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2 Weeks After Aborted Attempt, Russia's 1st Humanoid Robot Leaves International Space Station

The robot was due to arrive on August 24 but docking had to be delayed for three days after the Soyuz spacecraft failed to lock on to its target on a first attempt.

AFP

Updated:September 7, 2019, 9:57 AM IST
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2 Weeks After Aborted Attempt, Russia's 1st Humanoid Robot Leaves International Space Station
Photo tweeted by Russian space agency Roscosmos.
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Moscow: A life-size Russian robot known as 'Fedor' successfully departed the International Space Station on Friday, two weeks after an aborted docking attempt delayed its arrival.

A live translation from Russian space agency Roscosmos showed a Soyuz MS-14 spacecraft leaving the ISS. Roscosmos said the ship would land in Kazakhstan overnight.

Fedor -- short for Final Experimental Demonstration Object Research -- was Russia's first humanoid robot to be sent into space, though similar technology has been sent by Japan and NASA.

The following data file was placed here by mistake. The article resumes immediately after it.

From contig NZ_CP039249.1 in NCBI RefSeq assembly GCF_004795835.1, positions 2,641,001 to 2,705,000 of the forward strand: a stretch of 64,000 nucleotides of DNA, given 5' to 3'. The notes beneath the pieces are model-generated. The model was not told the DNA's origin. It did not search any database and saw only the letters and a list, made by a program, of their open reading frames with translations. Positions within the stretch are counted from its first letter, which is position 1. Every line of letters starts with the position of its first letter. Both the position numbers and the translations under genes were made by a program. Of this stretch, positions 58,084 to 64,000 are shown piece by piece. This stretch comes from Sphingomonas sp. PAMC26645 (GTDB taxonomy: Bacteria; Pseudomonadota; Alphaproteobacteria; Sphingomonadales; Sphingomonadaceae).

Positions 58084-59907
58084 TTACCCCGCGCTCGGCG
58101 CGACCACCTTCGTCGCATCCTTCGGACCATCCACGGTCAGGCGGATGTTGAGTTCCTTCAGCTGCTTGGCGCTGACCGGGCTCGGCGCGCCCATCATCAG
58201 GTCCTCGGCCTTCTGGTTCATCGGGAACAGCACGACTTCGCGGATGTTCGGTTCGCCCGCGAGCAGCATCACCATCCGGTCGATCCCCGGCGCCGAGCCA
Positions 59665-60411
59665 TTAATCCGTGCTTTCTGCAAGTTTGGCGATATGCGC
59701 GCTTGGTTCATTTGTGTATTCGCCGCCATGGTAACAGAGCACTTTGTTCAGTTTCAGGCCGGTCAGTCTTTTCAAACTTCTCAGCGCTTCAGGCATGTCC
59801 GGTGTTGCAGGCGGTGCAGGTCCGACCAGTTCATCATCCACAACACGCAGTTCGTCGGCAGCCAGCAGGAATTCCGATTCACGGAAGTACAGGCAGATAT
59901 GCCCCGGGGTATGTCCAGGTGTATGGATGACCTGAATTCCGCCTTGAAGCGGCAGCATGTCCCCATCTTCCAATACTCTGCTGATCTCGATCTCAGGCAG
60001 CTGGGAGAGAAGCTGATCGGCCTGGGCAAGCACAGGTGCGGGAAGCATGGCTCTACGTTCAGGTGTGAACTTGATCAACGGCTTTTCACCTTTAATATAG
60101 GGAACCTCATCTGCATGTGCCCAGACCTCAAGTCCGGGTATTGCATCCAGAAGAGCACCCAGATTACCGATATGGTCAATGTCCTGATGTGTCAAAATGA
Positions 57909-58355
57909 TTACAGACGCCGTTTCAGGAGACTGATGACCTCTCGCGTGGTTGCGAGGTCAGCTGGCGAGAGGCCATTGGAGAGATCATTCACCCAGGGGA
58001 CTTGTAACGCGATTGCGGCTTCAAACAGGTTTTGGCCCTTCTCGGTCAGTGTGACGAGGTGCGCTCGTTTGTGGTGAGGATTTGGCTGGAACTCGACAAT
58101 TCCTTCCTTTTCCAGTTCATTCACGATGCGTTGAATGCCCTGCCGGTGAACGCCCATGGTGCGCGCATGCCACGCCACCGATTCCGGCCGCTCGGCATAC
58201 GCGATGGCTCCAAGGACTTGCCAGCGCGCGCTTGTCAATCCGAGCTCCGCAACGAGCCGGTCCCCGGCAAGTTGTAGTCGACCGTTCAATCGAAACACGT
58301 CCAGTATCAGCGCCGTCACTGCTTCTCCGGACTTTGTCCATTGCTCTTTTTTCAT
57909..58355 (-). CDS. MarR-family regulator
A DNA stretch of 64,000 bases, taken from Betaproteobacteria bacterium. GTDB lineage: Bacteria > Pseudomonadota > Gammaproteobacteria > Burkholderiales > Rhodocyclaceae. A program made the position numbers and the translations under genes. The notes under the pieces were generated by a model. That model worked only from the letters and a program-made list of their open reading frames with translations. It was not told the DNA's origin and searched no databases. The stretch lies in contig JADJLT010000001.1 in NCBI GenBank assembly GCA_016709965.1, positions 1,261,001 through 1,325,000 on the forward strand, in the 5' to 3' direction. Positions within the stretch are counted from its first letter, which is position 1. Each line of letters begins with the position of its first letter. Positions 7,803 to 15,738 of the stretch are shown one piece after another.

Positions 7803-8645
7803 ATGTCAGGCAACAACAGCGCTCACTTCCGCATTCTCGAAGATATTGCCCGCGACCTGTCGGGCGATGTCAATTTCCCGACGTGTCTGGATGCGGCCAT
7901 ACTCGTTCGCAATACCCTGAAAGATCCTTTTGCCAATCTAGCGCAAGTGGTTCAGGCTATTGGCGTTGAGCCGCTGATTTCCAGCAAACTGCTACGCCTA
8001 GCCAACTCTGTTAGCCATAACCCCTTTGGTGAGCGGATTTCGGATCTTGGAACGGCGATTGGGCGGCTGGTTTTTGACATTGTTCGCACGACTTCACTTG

Russian media reported that astronauts on the station had tested Fedor's ability to mirror the movements of humans while they are wearing exoskeleton suits.

Such robots will eventually carry out dangerous operations such as space walks, according to the Russian space agency.

The robot was due to arrive on August 24 but docking had to be delayed for three days after the Soyuz spacecraft failed to lock on to its target on a first attempt.

It was a fresh hitch for Russia's space programme, which has been hit by a series of recent setbacks, including a manned launch failure last year.

Fedor's return came shortly after President Vladimir Putin gave Roscosmos officials a dressing down over delayed work on a cosmodrome in Russia's Far East.

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